YouTube video

Obama’s programs to address African-American unemployment are dependent on white philanthropy and goodwill; they don’t address the root problem of white racism, says Glen Ford of the Black Agenda Report

Story Transcript

SHARMINI PERIES, EXEC. PRODUCER, TRNN: Welcome to The Real News Network. I’m Sharmini Peries, coming to you from Baltimore. And thank you for joining us for the Glen Ford report.

Today, Glen will be shedding some deeper light on the recent Bureau of Labor Statistics, November unemployment figures. The Bureau last week reported that unemployment is at a six-month low at 5.8 percent. The economy also achieved a record-breaking 15 months of payroll growth.

But what does all this mean for African Americans?

Joining us now from Plainfield, New Jersey, to discuss this is Glen Ford. Glen is the cofounder and executive editor of the Black Agenda Report.

Thank you for joining us, Glen.

GLEN FORD, EXEC. EDITOR, BLACK AGENDA REPORT: Always. Thank you for the opportunity.

PERIES: So, Glen, if more people are employed this month than they were last month, isn’t that a good thing?

FORD: It’s always a good thing when people are employed when compared to the alternative of not being employed and not having any social benefits, such as unemployment. Our particular job is to look at relative levels of employment and wages.

And I think that the national conversation, when it comes to black unemployment, is framed incorrectly. We constantly–we have always heard that term intractable, that black unemployment levels are intractable, as if nothing can be done about them. And although it is true that the ratio of black unemployment to white unemployment hardly moves from–to the one, it’s been like that since I was a very, very, very young man.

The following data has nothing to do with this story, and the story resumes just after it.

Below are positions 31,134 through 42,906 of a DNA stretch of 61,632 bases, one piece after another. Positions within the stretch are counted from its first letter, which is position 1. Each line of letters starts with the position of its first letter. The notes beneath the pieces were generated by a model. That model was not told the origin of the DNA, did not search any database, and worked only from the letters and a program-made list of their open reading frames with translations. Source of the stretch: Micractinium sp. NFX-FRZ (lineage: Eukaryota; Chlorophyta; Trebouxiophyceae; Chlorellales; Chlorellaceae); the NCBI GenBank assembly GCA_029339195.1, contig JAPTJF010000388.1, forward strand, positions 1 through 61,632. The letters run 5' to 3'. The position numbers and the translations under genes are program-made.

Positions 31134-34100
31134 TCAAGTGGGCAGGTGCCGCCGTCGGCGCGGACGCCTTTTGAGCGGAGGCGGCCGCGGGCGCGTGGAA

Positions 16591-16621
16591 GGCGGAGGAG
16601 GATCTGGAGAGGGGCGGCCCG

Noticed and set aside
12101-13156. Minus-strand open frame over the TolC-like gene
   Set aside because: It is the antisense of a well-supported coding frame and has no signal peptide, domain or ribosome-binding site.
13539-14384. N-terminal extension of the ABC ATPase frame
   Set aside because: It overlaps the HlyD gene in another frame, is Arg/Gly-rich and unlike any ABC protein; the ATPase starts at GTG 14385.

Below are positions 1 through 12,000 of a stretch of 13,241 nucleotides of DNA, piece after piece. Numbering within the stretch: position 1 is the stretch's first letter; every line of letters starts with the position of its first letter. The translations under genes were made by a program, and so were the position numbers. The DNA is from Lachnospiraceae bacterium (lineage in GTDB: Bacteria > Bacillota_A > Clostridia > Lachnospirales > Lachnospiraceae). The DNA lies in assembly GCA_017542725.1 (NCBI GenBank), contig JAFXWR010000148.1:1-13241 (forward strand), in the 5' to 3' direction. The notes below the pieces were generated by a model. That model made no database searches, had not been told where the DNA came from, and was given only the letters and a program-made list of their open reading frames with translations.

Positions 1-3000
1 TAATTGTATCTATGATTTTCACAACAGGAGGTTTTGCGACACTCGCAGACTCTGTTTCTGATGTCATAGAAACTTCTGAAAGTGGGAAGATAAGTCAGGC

What’s intractable about that is white racism. And the basic fundamental indicator that we are talking about white racism is the fact that black high school graduates are more likely to be unemployed than white high school dropouts. And therefore we have to conclude that the crying social need is not for more education, although education is good in itself, but what we need is ways–that is, real policies–that get around this intractable white racism, which presents itself as a constant barrier to black employment in good times and in bad times. And we have to note that the good times are already gone. And that means getting or finding ways to increase black opportunities for employment outside of the private sector, because that is where the ability of white folks to exercise white supremacist whims and other manifestations of white racism have the most leeway.

President Obama offers us only, at this stage, his my brother’s keeper scheme, which is not a program, a federal program, a jobs program at all, but is totally dependent on white corporate charity and philanthropy and goodwill. And white goodwill is precisely what is chronically missing in U.S. society and creates the conditions for intractable black unemployment.

PERIES: Let’s talk about what could bring about a greater employment rate in the black community. What are the some of the strategies that they should be engaged in?

FORD: Well, we see from history–let’s always go back to the facts that we already note because we’ve experienced them, that blacks have encountered the biggest opportunities for employment and for advancement on the job in the public sector. That’s why there are such high rates of black participation in, for example, the post office and in public employment, because it is in those arenas that white racism has–where there’s an environment where individual racisms don’t come so much into play in hiring and firing. So let’s continue to look at the public sector.